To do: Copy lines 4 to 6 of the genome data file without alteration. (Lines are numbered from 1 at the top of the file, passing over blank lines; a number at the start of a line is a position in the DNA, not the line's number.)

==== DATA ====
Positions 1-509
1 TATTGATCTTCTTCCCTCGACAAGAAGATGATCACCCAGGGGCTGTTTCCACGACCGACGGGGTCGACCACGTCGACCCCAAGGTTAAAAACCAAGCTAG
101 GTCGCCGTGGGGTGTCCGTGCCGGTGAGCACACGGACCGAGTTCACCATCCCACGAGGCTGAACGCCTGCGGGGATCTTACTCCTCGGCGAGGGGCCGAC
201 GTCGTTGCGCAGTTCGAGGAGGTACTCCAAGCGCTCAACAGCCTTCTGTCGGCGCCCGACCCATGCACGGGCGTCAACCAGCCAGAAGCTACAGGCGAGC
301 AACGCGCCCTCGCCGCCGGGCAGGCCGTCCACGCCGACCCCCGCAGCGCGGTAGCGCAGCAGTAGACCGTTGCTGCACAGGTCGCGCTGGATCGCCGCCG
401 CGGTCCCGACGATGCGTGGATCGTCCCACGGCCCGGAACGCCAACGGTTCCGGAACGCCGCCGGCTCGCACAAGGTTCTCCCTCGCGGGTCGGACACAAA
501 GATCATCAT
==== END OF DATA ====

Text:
201 GTCGTTGCGCAGTTCGAGGAGGTACTCCAAGCGCTCAACAGCCTTCTGTCGGCGCCCGACCCATGCACGGGCGTCAACCAGCCAGAAGCTACAGGCGAGC
301 AACGCGCCCTCGCCGCCGGGCAGGCCGTCCACGCCGACCCCCGCAGCGCGGTAGCGCAGCAGTAGACCGTTGCTGCACAGGTCGCGCTGGATCGCCGCCG
401 CGGTCCCGACGATGCGTGGATCGTCCCACGGCCCGGAACGCCAACGGTTCCGGAACGCCGCCGGCTCGCACAAGGTTCTCCCTCGCGGGTCGGACACAAA